Automakers posted mixed U.S. auto sales for July, amid rising incentives and sustained demand for trucks, as the industry kicked off the second half of the year with a slight 0.5 percent gain.
The seasonally adjusted annual selling rate for July came in at 17.86 million cars and light trucks -- the highest rate of the year and slightly above forecasts. The latest SAAR also topped July 2015’s revised rate of 17.58 million and June’s 16.69 million pace.
The light-vehicle SAAR has now averaged 17.37 million a month since topping 18 million in September, October and November of 2015.
The July results are being scrutinized amid signs consumers are becoming more sensitive to new-vehicle pricing and a growing concern that the U.S. market is leveling off after six consecutive years of gains since the Great Recession. U.S. sales this year have now advanced 1.1 percent to 10.156 million through July, vs. growth of 1.4 percent in the first half.
The new-vehicle market has become “very price sensitive,” Mark LaNeve, Ford Motor Co.'s U.S. sales chief, warned Tuesday on a conference call with journalists and analysts. He said Ford saw a “fairly dramatic decrease” in lease volume after undertaking “modest increases in our lease prices” in July.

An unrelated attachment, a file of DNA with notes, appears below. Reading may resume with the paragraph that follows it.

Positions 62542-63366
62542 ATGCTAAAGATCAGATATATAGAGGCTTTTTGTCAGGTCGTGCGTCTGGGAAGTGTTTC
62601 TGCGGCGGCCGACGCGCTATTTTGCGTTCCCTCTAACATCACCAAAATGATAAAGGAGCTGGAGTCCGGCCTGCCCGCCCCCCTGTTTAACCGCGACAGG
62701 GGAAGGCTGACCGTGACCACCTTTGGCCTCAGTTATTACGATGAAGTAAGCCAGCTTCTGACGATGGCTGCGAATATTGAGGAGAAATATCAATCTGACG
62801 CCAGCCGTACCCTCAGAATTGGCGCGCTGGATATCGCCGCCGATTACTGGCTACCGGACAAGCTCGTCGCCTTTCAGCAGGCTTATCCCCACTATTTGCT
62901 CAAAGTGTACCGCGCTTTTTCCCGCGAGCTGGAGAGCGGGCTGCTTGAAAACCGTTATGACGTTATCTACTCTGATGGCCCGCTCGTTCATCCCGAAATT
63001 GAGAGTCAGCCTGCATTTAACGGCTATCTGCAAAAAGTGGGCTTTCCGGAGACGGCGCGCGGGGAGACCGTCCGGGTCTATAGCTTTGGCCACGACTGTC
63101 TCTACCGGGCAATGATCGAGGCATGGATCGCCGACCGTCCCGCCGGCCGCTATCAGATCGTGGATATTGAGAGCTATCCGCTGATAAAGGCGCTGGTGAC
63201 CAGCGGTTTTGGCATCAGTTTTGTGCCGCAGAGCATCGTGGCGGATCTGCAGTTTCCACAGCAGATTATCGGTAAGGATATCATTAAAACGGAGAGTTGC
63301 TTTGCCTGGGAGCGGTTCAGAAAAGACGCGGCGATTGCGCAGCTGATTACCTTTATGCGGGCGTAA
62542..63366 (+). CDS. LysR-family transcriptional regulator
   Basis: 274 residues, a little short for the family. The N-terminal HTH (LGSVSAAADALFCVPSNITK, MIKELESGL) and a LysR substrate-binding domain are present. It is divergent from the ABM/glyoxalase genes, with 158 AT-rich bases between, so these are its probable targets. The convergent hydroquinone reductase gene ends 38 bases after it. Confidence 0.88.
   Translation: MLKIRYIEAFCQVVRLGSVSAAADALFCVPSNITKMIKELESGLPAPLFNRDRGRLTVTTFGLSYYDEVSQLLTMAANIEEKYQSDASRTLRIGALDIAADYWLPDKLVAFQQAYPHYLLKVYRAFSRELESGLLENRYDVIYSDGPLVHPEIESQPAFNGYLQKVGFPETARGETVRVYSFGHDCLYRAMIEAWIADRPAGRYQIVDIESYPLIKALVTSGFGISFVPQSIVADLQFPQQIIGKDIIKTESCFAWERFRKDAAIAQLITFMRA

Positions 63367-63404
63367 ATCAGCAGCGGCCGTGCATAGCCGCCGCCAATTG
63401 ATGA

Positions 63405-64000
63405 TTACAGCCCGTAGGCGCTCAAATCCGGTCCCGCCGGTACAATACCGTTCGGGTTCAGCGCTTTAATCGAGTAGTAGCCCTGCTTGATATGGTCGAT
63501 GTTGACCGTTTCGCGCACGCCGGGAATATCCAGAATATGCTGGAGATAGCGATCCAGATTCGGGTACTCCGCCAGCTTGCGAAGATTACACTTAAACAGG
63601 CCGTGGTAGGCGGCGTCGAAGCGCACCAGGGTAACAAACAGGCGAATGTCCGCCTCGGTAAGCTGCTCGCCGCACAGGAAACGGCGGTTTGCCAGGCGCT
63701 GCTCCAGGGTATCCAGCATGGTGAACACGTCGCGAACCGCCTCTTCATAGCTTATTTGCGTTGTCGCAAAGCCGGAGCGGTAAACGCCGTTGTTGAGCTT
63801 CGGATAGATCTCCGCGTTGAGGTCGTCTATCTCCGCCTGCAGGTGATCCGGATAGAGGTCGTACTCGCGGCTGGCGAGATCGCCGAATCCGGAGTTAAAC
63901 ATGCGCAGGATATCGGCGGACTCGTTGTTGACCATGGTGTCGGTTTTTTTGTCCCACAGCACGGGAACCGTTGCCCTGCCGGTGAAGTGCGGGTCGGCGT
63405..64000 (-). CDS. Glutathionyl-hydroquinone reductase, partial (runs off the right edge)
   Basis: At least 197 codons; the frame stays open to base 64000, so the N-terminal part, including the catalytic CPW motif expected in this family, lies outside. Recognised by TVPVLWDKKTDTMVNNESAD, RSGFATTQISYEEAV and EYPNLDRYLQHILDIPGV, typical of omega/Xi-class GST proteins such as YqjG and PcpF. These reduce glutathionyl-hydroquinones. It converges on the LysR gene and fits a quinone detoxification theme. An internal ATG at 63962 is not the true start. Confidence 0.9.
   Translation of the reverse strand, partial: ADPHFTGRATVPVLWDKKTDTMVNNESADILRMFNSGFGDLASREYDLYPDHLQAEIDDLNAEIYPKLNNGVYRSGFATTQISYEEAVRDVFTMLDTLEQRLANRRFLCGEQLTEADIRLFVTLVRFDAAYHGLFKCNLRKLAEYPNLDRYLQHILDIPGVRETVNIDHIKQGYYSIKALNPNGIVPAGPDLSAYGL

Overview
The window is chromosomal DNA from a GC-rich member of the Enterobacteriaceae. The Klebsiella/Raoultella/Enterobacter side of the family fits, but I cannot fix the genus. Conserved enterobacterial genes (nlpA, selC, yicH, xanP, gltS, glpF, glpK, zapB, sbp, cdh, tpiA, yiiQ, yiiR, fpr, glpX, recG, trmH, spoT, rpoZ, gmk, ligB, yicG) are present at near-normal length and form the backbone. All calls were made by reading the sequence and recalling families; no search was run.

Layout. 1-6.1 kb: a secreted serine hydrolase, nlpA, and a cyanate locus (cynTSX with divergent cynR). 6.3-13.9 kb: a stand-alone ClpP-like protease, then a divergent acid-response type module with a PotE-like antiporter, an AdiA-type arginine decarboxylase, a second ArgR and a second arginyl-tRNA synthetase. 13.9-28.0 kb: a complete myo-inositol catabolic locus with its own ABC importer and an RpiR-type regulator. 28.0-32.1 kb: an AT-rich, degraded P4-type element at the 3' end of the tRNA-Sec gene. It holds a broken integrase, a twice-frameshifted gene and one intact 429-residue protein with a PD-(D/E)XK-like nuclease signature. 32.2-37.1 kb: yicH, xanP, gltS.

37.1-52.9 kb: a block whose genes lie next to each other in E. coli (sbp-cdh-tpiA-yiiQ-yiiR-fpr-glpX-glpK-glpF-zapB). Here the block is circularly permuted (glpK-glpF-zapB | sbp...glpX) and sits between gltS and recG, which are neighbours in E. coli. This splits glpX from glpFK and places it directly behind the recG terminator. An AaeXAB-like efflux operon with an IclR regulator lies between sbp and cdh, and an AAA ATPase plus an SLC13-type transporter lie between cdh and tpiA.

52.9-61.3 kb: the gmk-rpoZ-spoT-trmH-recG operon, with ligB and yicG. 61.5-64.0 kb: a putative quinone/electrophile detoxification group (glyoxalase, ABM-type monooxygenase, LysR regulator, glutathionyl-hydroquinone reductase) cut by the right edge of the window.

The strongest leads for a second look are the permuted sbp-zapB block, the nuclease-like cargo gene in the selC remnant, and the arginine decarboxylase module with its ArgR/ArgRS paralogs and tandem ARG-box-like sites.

Amid signs of lower growth, automakers face a tough comparison with the second half of 2015, when sales were notably robust in September, October and November. Some analysts say the industry's prospects of topping 2015's record car and light truck sales are dimming with five months to go.
“It's clear the industry is plateauing, as we're now seeing signs of SUVs slowing down for several brands, while sedans continue to struggle," said Akshay Anand, an analyst for Kelley Blue Book. "With incentives continuing to rise faster than average transaction prices, combined with slowing growth, the industry is in a tricky spot."